/i/ or /и/ sound. When preceded by the /i/ sound it is conveyed in
English as ii or iy: Андрій Andrii/Andriy, Гулій Hulii/Huliy, Гафійка
Hafiika/Hafiyka, Матвійчук Matviichuk/Matviychuk, Павлійчук
93
Pavliichuk/Pavliychuk, etc. When the /й/ sound is preceded by /и/ it
is to be conveyed as yi: Горовий Horovyi, Гулий Hulyi, Сірий Siryi,
Коломийченко Kolomyichenko, Гнідий Hnidyi.
As to the sounds expressed by the Ukrainian letters я, ю, є
they are to be conveyed through the English letter combinations ya,
yu, ye respectively or through ia, iu, ie Cf.: ya: Яким Yakym, Ярема
Yarema, but: Забіяка Zabiyaka/Zabiiaka, Мусіяка Musiyaka/Musiiaka.
The sound expressed through the Ukrainian letter я in the final
position of a word or traditional proper name can sometimes be
conveyed in English by the ia rarely ya letter combinations. It is mostly
observed in traditional proper names like Марія, Софія, Maria, Sofia,
Юлія Yulia, Югославія Yugoslavia, Малазія Malasia, but: Кенія Kenya.
Some common in English and Ukrainian proper names and also foreign
place names may have йа for the ia letter combinations as well: Maria
Марія/Мерайя, Malaya Малайя.
It is common knowledge that present-day English despite the
existence of some less hard consonants like the /I/ after the l\l, I'v.l
and /ai/ sounds (cf. little, leave, like, controlling, etc.) is practically
devoid of palatalization. As a result, all Ukrainian palatalized consonants usually obtain a hard pronunciation in English: Альвіна Alvina,
Бенедь Bened, Василь Vasyl', Близько Vlyz'ko, Гринь Hryn', Кость
Kost'; Кусько Kus'ko, Луцьк Luts'k, Редько Red'ko. In linguistic papers these and the like proper names, however, may have a sign for
palatalization ('): Al'vina, Kost', Red'ko, Bened', Vlyz'ko, Luts'k, Lots',
Kozlovs'kyi, Koval', Mel'nyk, etc.
As to the Ukrainian consonant phonemes, which have no direct
equivalents in the English language, they can mostly be conveyed
through analogous English sounds, sometimes formed by different
letter combinations. Thus, the Ukrainian /r/ sound is to be conveyed
through the similar though not identical voiceless English /h/ phoneme:
Гаврило Havrylo, Григір Hryhir, Гайдай Haydai, Григораш Hryhorash,
Громак Hromak, Гмиря Hmyrya. This sound is also observed in such
nouns/proper names as hobby гоббі, maharajah магараджа,
Hyderabad Гайдерабад, Huxley Гакслі, etc.
The Ukrainian /ж/ phoneme is conveyed with the help of the zh
letter combination: Жук Zhuk, Жанна Zhanna, Божій Bozhiy,
Журавель, Zhuravel', Жуйхліб Zhuikhlib, Женченко Zhenchenko,
Журба Zhurba, Неїжмак Neyizhmak, Вражливий Vrazhlyvyi.
The Ukrainian /x/ sound is conveyed in English through the kh letter
combination: Лахно Lakhno, Остахів Ostakhiv, Хома Khoma, Химич
Khymych, Харків Kharkiv, Ховрах Khovrakh, ОхрімчукОкгігітсгшк.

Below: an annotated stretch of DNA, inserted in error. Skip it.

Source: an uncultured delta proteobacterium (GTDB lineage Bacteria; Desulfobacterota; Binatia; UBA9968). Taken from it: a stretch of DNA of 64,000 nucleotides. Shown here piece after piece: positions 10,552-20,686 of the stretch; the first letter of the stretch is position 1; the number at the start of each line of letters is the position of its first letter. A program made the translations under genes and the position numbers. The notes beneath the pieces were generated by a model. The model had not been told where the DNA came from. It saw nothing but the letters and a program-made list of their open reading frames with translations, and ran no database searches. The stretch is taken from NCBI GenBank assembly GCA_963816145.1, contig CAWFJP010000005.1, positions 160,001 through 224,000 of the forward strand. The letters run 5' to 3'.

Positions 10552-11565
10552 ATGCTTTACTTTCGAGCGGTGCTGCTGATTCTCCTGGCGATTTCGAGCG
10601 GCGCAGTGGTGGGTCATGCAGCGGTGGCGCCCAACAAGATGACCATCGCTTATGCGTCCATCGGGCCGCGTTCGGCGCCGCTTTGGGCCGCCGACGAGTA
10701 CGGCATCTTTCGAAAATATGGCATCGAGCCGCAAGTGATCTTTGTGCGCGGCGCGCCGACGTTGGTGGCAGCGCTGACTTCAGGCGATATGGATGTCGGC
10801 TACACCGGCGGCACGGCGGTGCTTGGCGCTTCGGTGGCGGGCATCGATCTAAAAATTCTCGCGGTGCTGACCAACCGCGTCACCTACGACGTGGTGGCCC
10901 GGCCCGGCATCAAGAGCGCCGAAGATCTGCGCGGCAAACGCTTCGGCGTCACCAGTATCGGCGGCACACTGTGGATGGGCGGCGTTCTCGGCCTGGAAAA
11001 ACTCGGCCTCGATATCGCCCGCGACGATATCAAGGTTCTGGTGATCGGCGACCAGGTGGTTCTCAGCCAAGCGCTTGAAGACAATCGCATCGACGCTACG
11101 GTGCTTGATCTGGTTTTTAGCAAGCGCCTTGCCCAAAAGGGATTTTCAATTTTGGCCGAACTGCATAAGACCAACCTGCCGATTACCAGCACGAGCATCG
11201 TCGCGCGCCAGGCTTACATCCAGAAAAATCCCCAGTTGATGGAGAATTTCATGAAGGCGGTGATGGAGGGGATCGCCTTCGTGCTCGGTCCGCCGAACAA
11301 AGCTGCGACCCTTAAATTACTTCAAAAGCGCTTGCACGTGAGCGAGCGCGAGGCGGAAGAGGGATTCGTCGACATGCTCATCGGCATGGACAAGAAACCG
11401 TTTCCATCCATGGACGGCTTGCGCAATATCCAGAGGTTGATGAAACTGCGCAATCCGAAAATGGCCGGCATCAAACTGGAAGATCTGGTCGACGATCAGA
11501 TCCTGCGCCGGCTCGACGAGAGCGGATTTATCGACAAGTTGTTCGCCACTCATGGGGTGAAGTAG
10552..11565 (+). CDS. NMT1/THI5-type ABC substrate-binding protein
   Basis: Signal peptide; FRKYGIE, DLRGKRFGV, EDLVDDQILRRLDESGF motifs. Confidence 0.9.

As to the similar in the Ukrainian and English languages /ч/
sound it may be conveyed in two ways. Traditionally the letter combinations ch or tch always were and are still used for the purpose:
Качанів Kachaniv, Клочко Klochko/Klotchko, Костюченко
Kostyuchenko/Kostiutchenko, Кочур Kochur/Kotchur, Чернушенко
Chemushenko/Tchemushenko, Чорний Chornyi/Tchomyi. Though the
tch letter combination is less and less often used at present in front
and mid position, but often in final psition Корч Kortch.
Recently, however, in accordance with the internationally agreed
upon rules (UNESCO) our/ч/ sound in proper nouns is often conveyed
via the c sign and the /ш/ sound via the s sign: Частій Chastii/Castiy,
Черниш
Chernysh/Cernys,
Кучерявенко
Kucheryavenko/
Kuceryavenko, Топчій Topcii/Topchiy, Богач Bohatch/Bohac, Шовкун
Shovkun/Sovkun.
Similarly with the Ukrainian /шч/ sound which has no equivalent in English. Traditionally it was conveyed in English through the
letter combination shch (sh+ch) or sch. Nowadays the sign sc is sometimes used for the purpose too. Hence, the Ukrainian proper nouns
and especially geographical names and names of public bodies containing щ can be conveyed as follows: Щаденко as Shchadenko or
Scadenko, Щербак as Shcherbak or Scerbak, Щедрій as Shchedrii
or Scedriy, Безпощадний as Bezposhchadnyi or Bezposcadnyi,
Верещак as Vereshchak or Verescak, Горщиннийаз Horshchynnyi,
Хрущ as Khrushch or Khrusc, Кінщак as Kinshchak or Kinscak,
Ющук as Yushchuk or Yuscuk, and also as Yuschuk, Kinschak.
For all other Ukrainian consonant phonemes there are corresponding letters and letter combinations in English which convey
more or less similar sounds, though they may belong in both the
languages to the same articulatory zones (labial, dental, alveolar,
etc.). For example, the Ukrainian /6/ and /n/ phonemes are substituted for the English plosives /b/ and /p/: Борис Borys, Бойчук
Boitchuk, Петро Petro, Панібудьласка Panibud'laska. The consonant phonemes /д/, hi, /н/, /л/, /с/, /ц/ and their palatalized variants
/д7, /т7, /Н7, /Л7, /С7, /Ц7 are substituted respectively for the English alveolar 161, It/, /n/, /I/, /s/, /ts/, /ts7 though the latter, which is
common knowledge to everybody, differ greatly by their articulatory
characteristics from the Ukrainian phonemes. Cf: Дорош Dorosh,
Ткаченко Tkachenko, Німенко Nimenko, Льольо Lyolyo, Ціпко